By Jonathan Bales

Cowboys Video/Poll: What should Dallas do with Patrick Crayton?

By Jonathan Bales

NFL’s Top 10 QB/WR Combos: Where Does Romo-to-Austin Check In?

Fox Sports recently listed the top 10 QB/WR tandems on the NFL.  Tony Romo to Miles Austin checked in at number four on their list. Having already ranked the league’s starting quarterbacks and top 25 wide receivers, we wanted to take a crack at creating our own list of the league’s premier QB/WR duos.

1.  Peyton Manning to Reggie Wayne

Our #2 quarterback and #6 receiver have been doing it for years–consistency means something.

2.  Matt Schaub to Andre Johnson

Johnson is the league’s most dominant wide receiver and Schaub allows him to make plays.

3.  Tom Brady to Randy Moss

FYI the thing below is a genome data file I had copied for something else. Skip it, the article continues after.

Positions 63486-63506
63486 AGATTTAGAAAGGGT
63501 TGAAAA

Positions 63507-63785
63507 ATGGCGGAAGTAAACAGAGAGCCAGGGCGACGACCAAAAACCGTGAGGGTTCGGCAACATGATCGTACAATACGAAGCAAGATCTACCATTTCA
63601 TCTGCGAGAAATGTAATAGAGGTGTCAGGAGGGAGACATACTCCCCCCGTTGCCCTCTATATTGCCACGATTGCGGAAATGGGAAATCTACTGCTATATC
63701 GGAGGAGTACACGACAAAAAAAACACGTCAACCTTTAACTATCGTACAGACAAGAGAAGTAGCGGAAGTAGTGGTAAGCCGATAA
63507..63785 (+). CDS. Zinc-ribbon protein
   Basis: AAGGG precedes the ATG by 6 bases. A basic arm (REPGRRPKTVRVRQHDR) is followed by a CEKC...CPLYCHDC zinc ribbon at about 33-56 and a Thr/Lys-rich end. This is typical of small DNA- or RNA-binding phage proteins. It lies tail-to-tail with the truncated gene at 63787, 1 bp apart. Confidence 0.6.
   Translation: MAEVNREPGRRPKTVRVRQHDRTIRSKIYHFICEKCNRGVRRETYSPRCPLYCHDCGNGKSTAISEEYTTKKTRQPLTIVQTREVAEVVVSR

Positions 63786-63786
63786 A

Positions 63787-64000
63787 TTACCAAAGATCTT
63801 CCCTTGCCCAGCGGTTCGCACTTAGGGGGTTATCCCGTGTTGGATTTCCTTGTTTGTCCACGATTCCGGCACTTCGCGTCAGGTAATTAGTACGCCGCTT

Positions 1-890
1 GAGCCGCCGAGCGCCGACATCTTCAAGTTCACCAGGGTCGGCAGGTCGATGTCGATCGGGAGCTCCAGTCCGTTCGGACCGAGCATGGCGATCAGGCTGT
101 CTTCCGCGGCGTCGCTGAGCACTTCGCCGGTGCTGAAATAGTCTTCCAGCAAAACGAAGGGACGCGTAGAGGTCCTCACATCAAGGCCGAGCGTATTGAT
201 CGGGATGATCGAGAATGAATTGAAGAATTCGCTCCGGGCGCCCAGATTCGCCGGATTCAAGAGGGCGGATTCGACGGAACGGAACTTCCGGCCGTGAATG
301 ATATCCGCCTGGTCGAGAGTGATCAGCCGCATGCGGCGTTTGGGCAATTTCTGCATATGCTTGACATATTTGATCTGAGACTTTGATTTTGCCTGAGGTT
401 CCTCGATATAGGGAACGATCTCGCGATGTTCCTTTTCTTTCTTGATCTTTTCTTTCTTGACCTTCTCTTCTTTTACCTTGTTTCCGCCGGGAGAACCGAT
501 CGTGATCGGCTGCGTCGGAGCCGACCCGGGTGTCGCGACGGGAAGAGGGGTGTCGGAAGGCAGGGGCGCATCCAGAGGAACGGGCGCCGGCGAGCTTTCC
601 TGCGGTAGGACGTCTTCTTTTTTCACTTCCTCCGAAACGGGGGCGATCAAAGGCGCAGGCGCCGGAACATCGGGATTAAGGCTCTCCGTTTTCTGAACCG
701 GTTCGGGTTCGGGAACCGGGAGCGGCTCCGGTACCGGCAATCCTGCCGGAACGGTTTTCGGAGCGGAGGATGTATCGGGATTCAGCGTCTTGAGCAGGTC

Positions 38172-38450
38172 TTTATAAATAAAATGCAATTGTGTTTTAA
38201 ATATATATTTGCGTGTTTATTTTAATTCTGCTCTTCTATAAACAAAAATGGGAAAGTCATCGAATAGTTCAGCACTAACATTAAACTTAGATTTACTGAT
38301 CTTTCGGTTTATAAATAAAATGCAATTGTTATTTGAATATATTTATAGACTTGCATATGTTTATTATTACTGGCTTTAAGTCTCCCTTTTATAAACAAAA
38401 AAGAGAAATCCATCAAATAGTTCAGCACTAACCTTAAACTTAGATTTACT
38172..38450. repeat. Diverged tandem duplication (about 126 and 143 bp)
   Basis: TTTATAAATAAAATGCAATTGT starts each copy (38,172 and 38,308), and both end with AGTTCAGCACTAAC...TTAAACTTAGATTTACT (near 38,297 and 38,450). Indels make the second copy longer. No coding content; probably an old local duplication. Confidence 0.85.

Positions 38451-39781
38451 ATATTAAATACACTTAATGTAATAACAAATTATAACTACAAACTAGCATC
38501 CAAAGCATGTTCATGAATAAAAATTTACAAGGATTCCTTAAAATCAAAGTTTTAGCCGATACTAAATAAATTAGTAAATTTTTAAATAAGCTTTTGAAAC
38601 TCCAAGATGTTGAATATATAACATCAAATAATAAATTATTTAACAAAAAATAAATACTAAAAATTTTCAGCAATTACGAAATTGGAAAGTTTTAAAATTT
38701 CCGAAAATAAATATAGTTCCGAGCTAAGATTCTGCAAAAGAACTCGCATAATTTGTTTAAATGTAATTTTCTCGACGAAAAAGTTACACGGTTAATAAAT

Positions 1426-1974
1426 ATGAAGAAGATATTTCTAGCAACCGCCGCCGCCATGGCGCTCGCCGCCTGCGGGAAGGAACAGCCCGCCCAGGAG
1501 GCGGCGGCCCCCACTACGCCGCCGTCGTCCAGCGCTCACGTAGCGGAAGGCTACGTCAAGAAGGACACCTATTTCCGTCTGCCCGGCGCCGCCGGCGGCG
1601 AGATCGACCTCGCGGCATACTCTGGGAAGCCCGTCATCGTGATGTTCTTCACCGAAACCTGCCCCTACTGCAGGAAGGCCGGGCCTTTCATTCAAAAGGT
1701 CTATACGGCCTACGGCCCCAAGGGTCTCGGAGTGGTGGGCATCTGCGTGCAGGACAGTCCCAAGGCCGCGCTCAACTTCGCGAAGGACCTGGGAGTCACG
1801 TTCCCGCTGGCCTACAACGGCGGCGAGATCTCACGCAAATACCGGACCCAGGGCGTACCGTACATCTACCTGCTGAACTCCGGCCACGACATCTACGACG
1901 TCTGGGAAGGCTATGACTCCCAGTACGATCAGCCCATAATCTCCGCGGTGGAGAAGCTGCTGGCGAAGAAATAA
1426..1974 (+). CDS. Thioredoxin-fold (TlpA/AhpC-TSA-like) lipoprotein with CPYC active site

We don’t particularly like Moss’ overall game (lack of effort/blocking), but he is dynamite when the ball is in the air–particularly when it comes from the hand of the best quarterback on the planet.

4.  Tony Romo to Miles Austin

We agree with Fox Sports on this one (uh oh!).  Another year like 2009 will shoot Romo-to-Austin up the rankings.

5.  Philip Rivers to Vincent Jackson

We nearly put Rivers/Jackson ahead of Romo/Austin, but the latter are both slightly better athletes than the former.

6.  Drew Brees to Marques Colston

Colston is an underrated player, but this combo is this high because of the signal-caller.

7.  Brett Favre to Sidney Rice

How much longer will this duo be playing together?  Rice, like Austin, must prove he can be a consistent player in 2010.

8.  Aaron Rodgers to Greg Jennings

Jennings is a solid #1 WR, but Rodgers could be All-World with a pass-catcher as athletic/explosive as a few of the others on this list.

9.  Matt Ryan to Roddy White

The scariest thing about Ryan-to-White is that they have only just begun.